The remote transmitter 30 is for carrying by the user to perform certain functions remote from the vehicle 16. The remote transmitter 30 includes a housing 31 which contains the electronics and battery, not shown, for RF transmission of commands to the receiver 21 as will be readily appreciated by those skilled in the art. A plurality of push button switches 32-34 are illustratively carried by the housing 31, as is one or more vehicle ignition keys 35 as will also be understood by those skilled in the art. For example, a single audible chirp may indicate that the controller 15 has been switched to the armed mode. Two sequential chirps may indicate that the controller 15 has ben switched to the disarmed mode.

As described so far, the controller 15 is primarily directed to vehicle security functions. Those of skill in the art will appreciate that the controller 15 may alternately be a more simplified remote keyless entry controller which is connected to the door locks 24, but which does not provide an alarm function. Alternately, the controller 15 may be for performing remote starting of the vehicle engine via the schematically illustrated starter circuit 25. In any of these variations, it may also be desirable to ensure that the vehicle user is aware that an RF transmission has been received at the vehicle and the command performed. Accordingly, remote keyless entry and remote starting may also benefit from an audible confirmation signal from the vehicle. While it is desirable to enable the user to receive confirmation, the intrusiveness of the audible confirmation signal is desirably reduced in accordance with the present invention.

As shown in the lower portion of FIG. 1, the user may be at various points B, C and D from the position of the vehicle at point A. These points define progressively increasing respective distances d1, d2 and d3 for the transmission of the RF signal from the remote transmitter 30. These distances d1, d2 and d3 also affect the ability of the user to perceive the audible signals generated at the vehicle 16 by the audible signal generator 20 as will be appreciated by those skilled in the art.

In accordance with the present invention, the controller 15 causes the audible signal generator 20 at the vehicle 16 to generate an audible signal having at least one characteristic so that the audible signal is less intrusive for a higher received signal strength (RSS). The higher RSS corresponds to a shorter transmission distance between the remote transmitter and the receiver as will be appreciated by those skilled in the art. The at least one characteristic of the audible signal may comprise one or more of a volume, duration, or frequency of the audible signal. For example, the volume would be lower for a shorter transmission distance. Similarly, the duration of the audible signal is shorter for a shorter transmission distance. And, as relates to frequency as the characteristic of the audible signal, the frequency is desirably lower for a shorter transmission distance. Accordingly, the user is assured of receiving the audible signal, but with minimum disruption or intrusion to others. The user need not repeat attempts to operate the controller 15, since confirmation is very likely to be heard by the user in accordance with the invention.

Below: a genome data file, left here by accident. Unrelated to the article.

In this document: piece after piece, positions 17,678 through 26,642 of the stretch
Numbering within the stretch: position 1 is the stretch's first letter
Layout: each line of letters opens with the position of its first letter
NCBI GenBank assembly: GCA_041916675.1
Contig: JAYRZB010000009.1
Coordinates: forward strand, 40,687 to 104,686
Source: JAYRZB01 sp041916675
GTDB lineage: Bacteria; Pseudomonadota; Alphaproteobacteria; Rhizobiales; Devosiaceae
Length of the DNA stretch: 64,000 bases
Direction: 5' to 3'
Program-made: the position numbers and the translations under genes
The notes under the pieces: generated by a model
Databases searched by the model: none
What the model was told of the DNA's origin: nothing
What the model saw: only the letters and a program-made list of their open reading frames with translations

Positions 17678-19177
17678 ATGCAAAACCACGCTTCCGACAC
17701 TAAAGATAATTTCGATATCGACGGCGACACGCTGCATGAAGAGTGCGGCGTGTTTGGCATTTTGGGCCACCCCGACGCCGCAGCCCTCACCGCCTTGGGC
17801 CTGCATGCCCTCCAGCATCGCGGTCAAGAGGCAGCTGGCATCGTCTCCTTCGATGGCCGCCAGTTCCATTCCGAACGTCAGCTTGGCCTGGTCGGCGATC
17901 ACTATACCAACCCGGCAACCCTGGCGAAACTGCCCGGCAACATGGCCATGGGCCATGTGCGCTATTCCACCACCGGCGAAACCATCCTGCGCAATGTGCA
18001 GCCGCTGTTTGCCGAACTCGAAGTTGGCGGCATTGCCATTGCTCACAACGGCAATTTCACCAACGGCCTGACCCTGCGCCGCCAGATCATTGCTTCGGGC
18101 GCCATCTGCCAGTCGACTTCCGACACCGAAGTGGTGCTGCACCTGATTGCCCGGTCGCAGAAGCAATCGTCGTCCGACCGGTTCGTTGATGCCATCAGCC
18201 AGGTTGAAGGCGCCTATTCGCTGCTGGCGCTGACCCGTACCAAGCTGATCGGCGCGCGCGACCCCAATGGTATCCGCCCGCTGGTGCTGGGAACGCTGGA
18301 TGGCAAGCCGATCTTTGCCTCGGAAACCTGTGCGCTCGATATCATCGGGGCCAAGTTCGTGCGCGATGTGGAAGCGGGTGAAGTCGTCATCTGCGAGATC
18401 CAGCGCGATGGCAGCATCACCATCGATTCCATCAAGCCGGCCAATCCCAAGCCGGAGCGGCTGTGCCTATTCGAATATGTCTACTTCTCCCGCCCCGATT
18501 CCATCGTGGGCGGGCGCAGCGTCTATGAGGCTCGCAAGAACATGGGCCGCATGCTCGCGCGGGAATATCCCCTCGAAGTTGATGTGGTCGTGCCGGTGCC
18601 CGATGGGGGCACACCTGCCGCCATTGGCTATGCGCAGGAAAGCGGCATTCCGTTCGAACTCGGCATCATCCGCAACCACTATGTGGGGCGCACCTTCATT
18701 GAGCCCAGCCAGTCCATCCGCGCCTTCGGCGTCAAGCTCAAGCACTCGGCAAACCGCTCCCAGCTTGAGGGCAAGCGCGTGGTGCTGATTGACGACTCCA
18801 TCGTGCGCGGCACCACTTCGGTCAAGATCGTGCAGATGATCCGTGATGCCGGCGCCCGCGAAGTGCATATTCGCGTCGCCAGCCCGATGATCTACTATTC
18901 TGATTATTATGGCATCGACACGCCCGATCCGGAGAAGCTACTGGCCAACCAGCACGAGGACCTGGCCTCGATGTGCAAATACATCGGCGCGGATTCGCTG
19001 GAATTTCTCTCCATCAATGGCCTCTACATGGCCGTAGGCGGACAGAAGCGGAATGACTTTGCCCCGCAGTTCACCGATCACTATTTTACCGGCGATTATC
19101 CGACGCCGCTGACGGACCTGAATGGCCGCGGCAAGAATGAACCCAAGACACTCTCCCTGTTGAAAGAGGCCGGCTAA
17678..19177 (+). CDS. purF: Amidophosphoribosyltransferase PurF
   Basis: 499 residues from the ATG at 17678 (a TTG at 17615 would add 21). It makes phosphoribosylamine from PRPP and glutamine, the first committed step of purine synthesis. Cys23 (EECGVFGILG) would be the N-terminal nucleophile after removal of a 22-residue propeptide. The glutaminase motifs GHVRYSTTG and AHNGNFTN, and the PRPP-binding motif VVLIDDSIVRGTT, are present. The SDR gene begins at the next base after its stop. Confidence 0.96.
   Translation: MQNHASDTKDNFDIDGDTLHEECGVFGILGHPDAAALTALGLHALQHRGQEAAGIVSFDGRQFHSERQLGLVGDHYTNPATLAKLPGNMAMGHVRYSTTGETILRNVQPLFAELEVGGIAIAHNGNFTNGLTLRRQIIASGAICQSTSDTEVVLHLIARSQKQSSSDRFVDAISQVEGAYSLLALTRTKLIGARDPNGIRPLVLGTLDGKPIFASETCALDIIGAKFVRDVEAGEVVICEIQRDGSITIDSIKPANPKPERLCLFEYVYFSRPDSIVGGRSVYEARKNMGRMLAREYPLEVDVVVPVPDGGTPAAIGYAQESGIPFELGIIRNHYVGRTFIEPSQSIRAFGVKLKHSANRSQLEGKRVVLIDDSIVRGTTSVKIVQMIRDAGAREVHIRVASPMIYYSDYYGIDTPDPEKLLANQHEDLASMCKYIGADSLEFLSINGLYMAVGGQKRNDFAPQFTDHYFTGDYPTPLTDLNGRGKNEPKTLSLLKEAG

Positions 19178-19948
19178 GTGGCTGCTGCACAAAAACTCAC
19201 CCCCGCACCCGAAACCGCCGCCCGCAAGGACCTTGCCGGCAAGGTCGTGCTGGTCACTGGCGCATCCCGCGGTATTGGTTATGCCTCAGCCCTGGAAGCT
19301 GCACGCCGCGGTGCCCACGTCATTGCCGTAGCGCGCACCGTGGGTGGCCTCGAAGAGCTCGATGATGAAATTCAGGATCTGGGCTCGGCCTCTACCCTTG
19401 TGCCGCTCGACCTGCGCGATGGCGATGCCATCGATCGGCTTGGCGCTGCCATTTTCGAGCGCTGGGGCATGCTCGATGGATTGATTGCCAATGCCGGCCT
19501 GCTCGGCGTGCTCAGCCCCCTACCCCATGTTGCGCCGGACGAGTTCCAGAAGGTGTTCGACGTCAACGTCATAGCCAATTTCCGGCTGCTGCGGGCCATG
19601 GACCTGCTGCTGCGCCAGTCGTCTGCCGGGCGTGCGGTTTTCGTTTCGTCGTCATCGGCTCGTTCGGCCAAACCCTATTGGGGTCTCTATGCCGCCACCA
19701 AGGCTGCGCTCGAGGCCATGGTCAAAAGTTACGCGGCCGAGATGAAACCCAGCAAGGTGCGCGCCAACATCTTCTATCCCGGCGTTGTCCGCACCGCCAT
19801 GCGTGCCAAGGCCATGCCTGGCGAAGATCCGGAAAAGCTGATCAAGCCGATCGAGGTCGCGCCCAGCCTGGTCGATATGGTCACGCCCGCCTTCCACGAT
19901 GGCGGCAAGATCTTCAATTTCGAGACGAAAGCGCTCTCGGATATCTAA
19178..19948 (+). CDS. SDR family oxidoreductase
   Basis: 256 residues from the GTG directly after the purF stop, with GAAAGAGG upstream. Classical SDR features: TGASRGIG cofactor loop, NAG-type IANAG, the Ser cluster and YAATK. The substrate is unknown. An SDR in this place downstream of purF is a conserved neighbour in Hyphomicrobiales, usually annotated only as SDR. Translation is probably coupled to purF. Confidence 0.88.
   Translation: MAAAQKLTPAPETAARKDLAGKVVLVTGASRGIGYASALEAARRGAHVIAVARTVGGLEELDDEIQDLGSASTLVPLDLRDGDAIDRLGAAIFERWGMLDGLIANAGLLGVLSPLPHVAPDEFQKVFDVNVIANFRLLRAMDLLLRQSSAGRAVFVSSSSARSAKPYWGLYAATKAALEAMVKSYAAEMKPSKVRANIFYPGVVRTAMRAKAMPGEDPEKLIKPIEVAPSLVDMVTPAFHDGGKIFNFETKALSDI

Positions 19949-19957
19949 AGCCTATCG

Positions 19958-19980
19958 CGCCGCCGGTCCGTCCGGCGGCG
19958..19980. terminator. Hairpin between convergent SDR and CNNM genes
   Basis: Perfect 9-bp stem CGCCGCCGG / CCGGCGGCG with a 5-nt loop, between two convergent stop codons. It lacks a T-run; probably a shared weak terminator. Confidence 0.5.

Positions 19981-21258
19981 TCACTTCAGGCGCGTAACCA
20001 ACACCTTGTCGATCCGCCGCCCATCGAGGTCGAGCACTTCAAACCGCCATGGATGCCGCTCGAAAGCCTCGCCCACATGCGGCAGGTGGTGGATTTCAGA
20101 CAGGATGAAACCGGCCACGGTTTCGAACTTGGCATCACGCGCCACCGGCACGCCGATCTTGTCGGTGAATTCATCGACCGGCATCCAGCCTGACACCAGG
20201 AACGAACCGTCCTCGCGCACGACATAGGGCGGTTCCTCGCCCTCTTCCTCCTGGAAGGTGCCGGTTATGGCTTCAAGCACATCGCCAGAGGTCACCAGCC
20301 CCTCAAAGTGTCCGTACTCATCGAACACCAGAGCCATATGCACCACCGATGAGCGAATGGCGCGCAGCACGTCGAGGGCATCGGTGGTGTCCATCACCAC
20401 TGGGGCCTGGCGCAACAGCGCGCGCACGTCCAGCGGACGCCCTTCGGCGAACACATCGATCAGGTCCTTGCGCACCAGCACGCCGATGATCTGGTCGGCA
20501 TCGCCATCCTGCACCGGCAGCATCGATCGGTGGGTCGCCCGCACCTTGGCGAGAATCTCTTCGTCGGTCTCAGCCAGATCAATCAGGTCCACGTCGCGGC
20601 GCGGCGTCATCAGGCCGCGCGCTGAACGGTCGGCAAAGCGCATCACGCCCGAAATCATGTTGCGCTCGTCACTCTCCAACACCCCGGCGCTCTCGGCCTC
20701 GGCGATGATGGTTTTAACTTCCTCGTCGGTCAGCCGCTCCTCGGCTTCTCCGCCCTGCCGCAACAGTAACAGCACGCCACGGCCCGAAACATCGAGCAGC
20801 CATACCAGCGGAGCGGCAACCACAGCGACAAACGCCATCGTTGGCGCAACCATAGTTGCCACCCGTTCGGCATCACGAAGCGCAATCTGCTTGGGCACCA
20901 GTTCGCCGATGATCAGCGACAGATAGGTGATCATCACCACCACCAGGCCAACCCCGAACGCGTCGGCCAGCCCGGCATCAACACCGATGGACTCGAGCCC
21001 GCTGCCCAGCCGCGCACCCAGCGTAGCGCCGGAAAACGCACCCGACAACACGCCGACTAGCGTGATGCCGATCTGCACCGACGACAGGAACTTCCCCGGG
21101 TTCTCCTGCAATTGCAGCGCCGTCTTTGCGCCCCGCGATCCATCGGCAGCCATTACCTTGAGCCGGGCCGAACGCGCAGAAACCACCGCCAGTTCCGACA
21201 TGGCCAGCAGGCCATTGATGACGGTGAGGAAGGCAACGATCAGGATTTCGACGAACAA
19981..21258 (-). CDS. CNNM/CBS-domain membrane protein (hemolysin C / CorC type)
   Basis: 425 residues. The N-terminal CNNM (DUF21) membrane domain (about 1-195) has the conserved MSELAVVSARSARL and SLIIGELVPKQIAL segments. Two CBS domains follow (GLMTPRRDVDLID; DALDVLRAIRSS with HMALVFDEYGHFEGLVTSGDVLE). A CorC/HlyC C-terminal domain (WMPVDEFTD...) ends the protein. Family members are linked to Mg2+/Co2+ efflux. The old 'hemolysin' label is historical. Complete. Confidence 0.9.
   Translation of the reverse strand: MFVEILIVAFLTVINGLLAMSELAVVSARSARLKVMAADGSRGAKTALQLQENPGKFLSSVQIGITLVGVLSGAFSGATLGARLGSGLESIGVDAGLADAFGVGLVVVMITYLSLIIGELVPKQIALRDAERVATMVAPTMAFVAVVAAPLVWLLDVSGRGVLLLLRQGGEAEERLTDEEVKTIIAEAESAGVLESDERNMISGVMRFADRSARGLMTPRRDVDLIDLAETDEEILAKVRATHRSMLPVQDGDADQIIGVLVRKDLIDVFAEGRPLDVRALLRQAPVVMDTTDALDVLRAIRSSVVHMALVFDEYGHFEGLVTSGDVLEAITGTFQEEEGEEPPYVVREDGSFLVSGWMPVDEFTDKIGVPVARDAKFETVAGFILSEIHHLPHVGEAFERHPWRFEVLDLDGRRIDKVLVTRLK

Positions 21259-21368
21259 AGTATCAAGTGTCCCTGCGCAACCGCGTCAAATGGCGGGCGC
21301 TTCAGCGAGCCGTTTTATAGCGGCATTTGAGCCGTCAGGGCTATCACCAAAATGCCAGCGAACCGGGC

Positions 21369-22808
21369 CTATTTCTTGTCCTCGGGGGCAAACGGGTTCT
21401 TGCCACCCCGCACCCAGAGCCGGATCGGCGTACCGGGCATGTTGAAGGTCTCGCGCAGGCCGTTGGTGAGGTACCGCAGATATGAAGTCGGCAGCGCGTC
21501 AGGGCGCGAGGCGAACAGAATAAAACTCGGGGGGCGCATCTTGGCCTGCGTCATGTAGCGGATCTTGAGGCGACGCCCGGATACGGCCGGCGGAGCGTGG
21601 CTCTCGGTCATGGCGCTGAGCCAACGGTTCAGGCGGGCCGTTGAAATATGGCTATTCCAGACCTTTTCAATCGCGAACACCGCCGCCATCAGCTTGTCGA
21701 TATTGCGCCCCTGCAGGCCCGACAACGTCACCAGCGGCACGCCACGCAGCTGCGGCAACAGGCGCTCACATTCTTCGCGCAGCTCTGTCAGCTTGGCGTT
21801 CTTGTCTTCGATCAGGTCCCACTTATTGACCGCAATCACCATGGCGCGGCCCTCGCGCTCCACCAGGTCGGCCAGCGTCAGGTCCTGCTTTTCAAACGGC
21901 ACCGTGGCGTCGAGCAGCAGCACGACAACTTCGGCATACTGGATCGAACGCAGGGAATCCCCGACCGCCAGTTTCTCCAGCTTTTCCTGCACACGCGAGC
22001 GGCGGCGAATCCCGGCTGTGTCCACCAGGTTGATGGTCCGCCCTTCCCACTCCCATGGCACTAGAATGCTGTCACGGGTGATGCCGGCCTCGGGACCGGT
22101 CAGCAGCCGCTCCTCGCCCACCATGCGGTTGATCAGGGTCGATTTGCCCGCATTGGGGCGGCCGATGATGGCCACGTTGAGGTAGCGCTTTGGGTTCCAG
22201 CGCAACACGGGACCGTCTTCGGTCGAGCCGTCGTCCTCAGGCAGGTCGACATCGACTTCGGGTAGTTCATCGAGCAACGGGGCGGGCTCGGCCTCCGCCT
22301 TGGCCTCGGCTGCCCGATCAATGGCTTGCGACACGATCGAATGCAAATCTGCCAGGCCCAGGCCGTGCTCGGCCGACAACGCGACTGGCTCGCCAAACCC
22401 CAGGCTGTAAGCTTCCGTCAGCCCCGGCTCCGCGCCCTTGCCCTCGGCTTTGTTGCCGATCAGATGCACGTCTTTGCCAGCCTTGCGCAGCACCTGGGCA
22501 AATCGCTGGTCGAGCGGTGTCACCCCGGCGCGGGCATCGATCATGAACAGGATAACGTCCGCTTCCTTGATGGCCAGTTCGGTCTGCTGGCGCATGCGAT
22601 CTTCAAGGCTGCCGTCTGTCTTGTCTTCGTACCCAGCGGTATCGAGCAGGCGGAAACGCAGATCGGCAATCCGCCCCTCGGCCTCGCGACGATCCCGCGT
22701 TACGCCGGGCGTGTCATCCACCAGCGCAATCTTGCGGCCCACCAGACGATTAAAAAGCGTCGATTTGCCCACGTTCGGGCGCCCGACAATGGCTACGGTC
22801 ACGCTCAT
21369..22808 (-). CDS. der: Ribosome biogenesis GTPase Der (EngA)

The audible signal may be generated in response to receiving a signal from the remote transmitter 30 at the receiver 21 in the vehicle 16 so that the audible signal serves as confirmation of receipt of the signal from the remote transmitter. Alternately or additionally, the audible signal may be responsive to performance of the desired or commanded operation of the controller 15. In other words, the audible signal typically serves as the confirmation signal that the operation has been performed.

The controller 15 may establish a plurality of discrete values of the at least one characteristic of the audible signal based upon the RSS as shown by the staircase plot 40 in FIG. 2. For each distance d1, d2 and d3, a corresponding RSS value, such as measured in volts from the output of an RF detector in the receiver 21, is, in turn, correlated to a volume or loudness value of the audible signal generator 20. For example, the RSS voltages Vmax, Vint and Vmin correspond to volume values L1, L2 and L3, respectively. Of course, more than three or only two discrete volume levels or values could be implemented as will be readily appreciated by those skilled in the art. In addition, although the values are plotted as a staircase linear function of distance, as are the RSS values, those of skill in the art will recognize that the relationships may include logarithmic or other non-linear portions.